Campaign of the Month: November 2007
Even though I love D&D’s mechanics, I’ve always been the kind of person to tinker with things and see how they work out differently. Bodhisattva Complex is a good example of two things I’ve always wanted to do – make a system mod with my own spin on it and compose a campaign setting of my very own. There are a lot of things about BC that are classic D&D in terms of mechanics, but there are quite a few things that are way off the original formula. Little did I know that D&D 4e would be using a lot of the ideas I’d had for this very campaign. All I can say is that I’m excited at the prospect of the saying “great minds think alike” applying to me for once.
The following page is a breakdown of many of the custom rules and mechanics to be found in Bodhisattva Complex, as well as the motivation or inspiration behind them.
- Skill Packs: Much like the compressed skills to be found in 4e, skill packs are groups of stand-alone skills combined for the convenience of the player and the DM. They are as follows:
- Athletics: Climb, Jump, Swim
- Acrobatics: Balance, Tumble, Use Rope
- Intuition: Spot, Listen, Sense Motive
- Communications: Bluff, Diplomacy, Gather Information, Intimidate
- Stealth: Hide, Move Silently, Sleight of Hand
- Acumen: Spellcraft, Decipher Script, Disable Device
In the case of classes that don’t have some of these skills in 3.5 as-is, they are considered to have that skill use available to them in BC. Players can choose to “drop” one skill use from a packet to gain a +1 bonus to checks with another use. For example, Milo has Athletics but doesn’t want Climb included because he’s afraid of heights. He can choose to remove the Climb use from his own Athletics package and gain a +1 bonus to Swim checks.
- New Skill: Knowledge (anima) (INT): Knowledge (anima) specifically relates to the body of lore dealing with phenomena of anima in all its forms. This skill replaces Knowledge (the planes) in Bodhisattva Complex due to incarnum mechanics playing a much more prevalent role here than in other campaigns.
Knowledge (anima) covers ancient myths and stories, mysteries, cultures and civilizations, notable figures in history, and medical or magical applications for atma in its many forms. Knowledge (anima) can be used to identify monsters with the incarnum or necrocarnum subtype and to identify soulmelds as they are used, much like the Spellcraft use of Acumen.
Synergy: A character with the ability to bond a soulmeld to at least one chakra gains a +2 competence bonus on all Knowledge (anima) checks.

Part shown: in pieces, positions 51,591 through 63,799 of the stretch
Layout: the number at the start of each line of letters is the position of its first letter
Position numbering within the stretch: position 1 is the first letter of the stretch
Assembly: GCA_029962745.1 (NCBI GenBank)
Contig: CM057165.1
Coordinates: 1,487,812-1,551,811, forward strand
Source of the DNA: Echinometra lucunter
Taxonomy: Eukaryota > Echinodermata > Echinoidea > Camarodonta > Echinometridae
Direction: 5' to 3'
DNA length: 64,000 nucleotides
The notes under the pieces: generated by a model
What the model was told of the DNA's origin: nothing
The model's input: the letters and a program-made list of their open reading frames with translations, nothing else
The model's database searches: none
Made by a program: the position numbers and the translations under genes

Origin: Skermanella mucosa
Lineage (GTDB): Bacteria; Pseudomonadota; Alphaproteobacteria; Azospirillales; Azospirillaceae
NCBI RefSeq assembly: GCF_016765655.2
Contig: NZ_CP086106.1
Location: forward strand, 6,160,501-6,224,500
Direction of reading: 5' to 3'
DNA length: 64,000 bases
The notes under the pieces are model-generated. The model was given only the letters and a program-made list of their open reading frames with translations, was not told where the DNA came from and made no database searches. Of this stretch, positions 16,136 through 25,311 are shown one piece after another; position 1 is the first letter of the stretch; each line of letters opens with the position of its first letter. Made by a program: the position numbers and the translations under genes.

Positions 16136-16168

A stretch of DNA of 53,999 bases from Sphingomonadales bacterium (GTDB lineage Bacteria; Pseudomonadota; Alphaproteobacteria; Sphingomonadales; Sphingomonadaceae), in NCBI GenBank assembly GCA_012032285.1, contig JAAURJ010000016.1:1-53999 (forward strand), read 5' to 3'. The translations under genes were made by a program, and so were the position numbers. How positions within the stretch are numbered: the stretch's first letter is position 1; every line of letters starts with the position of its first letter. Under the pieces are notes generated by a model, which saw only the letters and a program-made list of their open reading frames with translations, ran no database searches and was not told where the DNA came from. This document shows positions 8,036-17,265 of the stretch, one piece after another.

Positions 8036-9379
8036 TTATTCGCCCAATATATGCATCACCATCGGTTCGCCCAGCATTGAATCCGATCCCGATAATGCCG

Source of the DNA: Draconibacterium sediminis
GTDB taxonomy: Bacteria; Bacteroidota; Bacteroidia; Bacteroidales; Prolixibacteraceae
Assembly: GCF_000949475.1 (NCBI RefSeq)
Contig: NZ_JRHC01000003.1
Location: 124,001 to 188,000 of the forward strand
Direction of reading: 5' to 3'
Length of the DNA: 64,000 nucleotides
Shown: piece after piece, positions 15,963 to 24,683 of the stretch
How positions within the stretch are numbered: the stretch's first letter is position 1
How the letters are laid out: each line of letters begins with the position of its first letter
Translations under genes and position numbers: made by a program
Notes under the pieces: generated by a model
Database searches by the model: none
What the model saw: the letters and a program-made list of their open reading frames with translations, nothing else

Untrained: An untrained Knowledge (anima) check is simply an Intelligence check.
- Asura: Asura have their own page where they’re explained in detail, so I’ll just use this space to explain the inspiration behind them.
The major inspiration behind asura are persona, from the Persona series of console RPGs. A soulbound entity that is an indellible part of you, but at the same time someone altogether different. Persona would grant their users various abilites that could be very powerful, but only if used with the right knowledge and foresight. Persona also grow with their user, as though experiencing everything right alongside them and becoming new people themselves in the process. I’ve always found this sort of symbiosis to be fascinating and have been attempting for years to put my own spin on it. Weapons of Legacy and Tome of Magick gave me just the right ingredients to put together and create the asura as they should be.
- Custom races Vanara, Naga, Rakshasa and Automa: Each of these races is equivalent to another race in D&D, either of the same name or something different such as warforged. The reason I felt compelled to create my own versions of these races is two-fold. First, none of the Hindu-inspired races in D&D have ever lived up to their origins. Especially not the Naga, who are relegated to feral monsters in D&D but are just as often sages and healers in Hindu myth. I created new versions of these races with abilities and qualities more loyal to the creatures that inspired them and, most importantly, kept them at a level adjustment that would let anyone play them from the beginning.
Each race favors a particular style of fighting or casting spells. The vanara favor martial maneuvers, the naga divine magic, the rakshasa arcane and shadow magic, and the automa psionics. Originally these affinities were mechanically represented in a +1 to caster, manifester, or initiator levels with those things, but I felt this was pretty unusual and it led to higher LAs for every race, so it had to be scrapped.
The automa are unusual among the races. In a world where essentia is the very stuff of life, they can’t interact with it in any way. Automa are meant to represent the choice a player might make to play the non-meldshaper in a world full of meldshapers. Although their racial entry is rather large, I feel they deserve to stay at LA 0 because of this inability to work with the mechanical focus of the campaign.